From Budapest it all went pretty fast. We hitched a few rides until the croatian border including a romanian guy who spoke spanish and I couldn't understand a word. Thank god Ilona saved us with her portugese otherwise he would have taken us all the way to Italy through Slovenia.

My friend Petar is leaving the next day and we are still about 30 kilometers from Cakovec. The hungarian border guards spent an unecessary amout of time checking our backpacks. Petar saw our GPS beacon and wanted to drive us because he thinks that we will never survive in the wilderness of his country. Hopefully, we caught a ride which saved him the unnecessary price of the highway toll.

Petar welcomed us to his home in Cakovec. It was the kind of warm welcome you experience in the east and which makes me kind of sad when I look at our cultures at home. But I am part of these cultures so I shouldn't throw blames just to look good should I?
Petar's mom is a neurologist whatever that is but it's really fancy and his dad's an engineer who works with stuff in Sarajevo which is also cool.
We met Petar's friends who showed us around Cakovec. That's when I realized that I've aready been there. Ages ago, on a random hitchhiking trip. I regret not to have seen the underground tunnel they told me about.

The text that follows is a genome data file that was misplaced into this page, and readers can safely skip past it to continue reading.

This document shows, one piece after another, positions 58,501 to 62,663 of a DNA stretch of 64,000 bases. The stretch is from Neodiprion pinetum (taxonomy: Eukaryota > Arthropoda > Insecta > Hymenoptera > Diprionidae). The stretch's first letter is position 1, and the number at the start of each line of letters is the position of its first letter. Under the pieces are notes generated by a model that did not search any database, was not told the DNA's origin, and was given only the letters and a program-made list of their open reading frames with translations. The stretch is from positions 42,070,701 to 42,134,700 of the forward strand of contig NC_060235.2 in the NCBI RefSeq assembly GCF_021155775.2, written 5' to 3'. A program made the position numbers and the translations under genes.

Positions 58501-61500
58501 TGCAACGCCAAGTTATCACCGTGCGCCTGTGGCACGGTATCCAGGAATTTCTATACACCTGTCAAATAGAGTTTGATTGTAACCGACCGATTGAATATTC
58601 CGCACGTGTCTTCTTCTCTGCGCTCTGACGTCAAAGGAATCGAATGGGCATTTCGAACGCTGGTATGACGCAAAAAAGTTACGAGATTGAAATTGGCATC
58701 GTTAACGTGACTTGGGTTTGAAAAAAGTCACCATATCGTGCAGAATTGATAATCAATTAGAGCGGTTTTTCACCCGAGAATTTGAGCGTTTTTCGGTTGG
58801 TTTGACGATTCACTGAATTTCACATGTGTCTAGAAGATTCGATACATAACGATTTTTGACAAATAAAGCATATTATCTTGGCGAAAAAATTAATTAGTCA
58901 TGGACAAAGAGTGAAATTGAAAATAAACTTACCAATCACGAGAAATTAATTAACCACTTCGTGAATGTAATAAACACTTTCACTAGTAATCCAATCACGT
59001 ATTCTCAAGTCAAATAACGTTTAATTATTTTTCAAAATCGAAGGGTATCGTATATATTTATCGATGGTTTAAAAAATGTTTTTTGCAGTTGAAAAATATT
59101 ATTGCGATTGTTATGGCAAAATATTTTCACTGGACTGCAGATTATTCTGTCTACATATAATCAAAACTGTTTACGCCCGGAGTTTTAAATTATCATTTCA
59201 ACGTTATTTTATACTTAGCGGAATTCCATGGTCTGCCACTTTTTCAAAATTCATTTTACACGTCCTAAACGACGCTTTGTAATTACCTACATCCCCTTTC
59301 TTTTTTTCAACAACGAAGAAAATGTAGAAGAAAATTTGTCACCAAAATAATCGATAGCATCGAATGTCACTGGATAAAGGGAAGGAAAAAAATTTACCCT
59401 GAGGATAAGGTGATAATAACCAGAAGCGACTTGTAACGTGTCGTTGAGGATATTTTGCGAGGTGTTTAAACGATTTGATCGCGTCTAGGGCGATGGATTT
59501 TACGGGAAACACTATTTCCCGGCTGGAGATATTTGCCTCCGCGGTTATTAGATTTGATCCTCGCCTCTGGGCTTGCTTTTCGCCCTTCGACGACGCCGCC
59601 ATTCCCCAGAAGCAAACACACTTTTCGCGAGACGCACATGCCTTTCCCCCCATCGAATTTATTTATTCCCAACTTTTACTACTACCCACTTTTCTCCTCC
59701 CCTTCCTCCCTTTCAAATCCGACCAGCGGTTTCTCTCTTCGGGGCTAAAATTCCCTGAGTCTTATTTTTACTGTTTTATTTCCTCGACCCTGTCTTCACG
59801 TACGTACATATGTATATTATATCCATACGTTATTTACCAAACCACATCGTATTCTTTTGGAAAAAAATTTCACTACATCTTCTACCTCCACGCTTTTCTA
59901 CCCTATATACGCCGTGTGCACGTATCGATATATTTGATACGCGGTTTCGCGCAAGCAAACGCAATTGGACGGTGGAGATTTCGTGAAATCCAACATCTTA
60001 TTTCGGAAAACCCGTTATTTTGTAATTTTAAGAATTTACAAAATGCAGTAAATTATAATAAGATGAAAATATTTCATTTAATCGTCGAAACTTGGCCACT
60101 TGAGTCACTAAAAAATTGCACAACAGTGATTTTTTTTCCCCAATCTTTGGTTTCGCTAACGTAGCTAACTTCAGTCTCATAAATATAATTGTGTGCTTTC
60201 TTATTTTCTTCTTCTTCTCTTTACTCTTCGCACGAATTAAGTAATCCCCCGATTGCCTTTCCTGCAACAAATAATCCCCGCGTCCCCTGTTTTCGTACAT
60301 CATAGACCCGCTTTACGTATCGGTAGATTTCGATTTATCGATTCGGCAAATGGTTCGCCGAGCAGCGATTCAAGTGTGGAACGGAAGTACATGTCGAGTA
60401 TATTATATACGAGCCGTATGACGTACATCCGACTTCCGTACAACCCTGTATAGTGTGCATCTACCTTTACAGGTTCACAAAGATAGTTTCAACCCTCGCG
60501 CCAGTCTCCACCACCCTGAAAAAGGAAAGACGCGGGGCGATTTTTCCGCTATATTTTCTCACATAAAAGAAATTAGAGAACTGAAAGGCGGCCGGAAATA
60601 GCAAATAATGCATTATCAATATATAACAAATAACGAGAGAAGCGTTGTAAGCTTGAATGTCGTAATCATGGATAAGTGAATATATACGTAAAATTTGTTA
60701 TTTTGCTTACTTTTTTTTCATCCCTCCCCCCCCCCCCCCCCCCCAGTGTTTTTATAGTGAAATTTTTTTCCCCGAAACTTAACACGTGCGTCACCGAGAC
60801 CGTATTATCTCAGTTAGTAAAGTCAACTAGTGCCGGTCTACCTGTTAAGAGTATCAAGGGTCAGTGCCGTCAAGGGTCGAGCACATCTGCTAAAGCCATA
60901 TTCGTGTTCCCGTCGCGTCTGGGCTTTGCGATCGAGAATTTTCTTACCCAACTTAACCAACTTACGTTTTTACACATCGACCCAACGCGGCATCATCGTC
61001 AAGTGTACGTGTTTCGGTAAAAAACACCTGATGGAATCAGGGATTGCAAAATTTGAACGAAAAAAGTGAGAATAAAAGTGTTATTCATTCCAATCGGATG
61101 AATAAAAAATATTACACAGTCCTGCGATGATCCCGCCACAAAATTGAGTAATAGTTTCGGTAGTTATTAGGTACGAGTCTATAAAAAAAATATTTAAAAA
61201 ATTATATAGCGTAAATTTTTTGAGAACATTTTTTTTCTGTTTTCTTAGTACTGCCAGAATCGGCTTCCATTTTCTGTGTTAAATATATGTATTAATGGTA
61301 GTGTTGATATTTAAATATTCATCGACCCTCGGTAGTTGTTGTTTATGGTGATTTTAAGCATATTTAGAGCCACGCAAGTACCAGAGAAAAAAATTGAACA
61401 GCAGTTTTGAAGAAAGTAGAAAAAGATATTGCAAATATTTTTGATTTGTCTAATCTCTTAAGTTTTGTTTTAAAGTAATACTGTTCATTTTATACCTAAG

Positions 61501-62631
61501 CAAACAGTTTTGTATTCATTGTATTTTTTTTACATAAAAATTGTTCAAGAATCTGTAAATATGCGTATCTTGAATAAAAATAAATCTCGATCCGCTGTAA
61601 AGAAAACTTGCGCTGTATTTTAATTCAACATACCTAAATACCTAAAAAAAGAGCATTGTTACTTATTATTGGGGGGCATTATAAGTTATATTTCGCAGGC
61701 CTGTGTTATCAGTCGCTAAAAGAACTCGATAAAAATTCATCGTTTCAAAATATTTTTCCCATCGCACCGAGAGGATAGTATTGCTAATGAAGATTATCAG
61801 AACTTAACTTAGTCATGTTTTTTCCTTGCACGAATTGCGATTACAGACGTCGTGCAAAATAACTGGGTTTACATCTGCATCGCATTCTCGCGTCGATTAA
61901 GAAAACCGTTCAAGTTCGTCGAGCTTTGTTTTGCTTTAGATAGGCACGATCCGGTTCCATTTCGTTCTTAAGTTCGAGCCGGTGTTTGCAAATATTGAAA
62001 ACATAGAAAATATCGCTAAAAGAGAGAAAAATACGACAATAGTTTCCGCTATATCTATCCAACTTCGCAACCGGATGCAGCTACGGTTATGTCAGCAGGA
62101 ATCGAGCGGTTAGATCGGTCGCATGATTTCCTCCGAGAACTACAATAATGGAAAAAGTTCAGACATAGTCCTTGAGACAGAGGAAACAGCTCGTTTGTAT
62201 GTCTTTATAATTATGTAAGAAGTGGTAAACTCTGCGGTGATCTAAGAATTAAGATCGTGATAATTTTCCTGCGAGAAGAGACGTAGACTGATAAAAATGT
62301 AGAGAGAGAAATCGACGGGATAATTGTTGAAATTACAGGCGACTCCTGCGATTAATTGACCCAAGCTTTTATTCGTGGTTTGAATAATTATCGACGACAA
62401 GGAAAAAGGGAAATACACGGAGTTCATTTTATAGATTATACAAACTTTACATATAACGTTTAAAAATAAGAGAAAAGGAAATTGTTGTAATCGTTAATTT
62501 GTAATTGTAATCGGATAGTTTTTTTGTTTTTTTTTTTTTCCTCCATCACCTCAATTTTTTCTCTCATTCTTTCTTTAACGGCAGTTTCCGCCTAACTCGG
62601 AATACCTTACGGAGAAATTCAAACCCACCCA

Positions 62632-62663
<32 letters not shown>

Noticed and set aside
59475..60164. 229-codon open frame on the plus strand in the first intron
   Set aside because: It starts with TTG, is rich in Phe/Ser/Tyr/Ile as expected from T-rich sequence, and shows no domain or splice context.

I think Petar is lucky to have such good friends. Some people are blessed with good friends and I am one of them. It's an important thing.

We explored Cakovac with him and Neda, a kind girl with a melancholic face or maybe it was the rain. We were joined by his brother Fica and his artist girlfriend. When I say artist girlfriend I don't mean a normal girlfriend with a talent. I mean like a real artist who draws misunderstood stuff, wanders out of reality and back. Of course I cannot say that, I saw her for a few hours but she reminds me of that artist character in season two of Dexter. Without the killing part I dare to hope. Let's say, to put it simple, she strikes me as the popular artist cliché. And she exposes too. I mean really, in places where random people go see her work. Not just on her mothers fridge. That's cool I guess.
At least to me, I'm way more receptive to visual art than for example, music.

While Petar packed and the artistic couple went to another bar, I tried to fix my site. There was something wrong with the connection between the GPS beacon and the receptor task. We finally fixed and tested it with Petar. All is well.

The next day we drove with Petar and his parents to the airport. This was an emotional sequence, especially for his parents. Three of his friends burst into the airport to say goodbye, a guy followed by two Ninas. One of the Ninas was Nina Gojic, I must've seen her on facebook. Afterwards Petar's parents dropped us in Zagreb with additional food so we don't starve to death between now and the time we meet Ante. Who knows what can happen in Zagreb. Anyway they were really nice.

Now we're in a church, the orgue just stopped playing. If you wonder what kind of asshole I am to write my blog in a church, Ilona's opinion says that's OK and she's more of a christian than you are.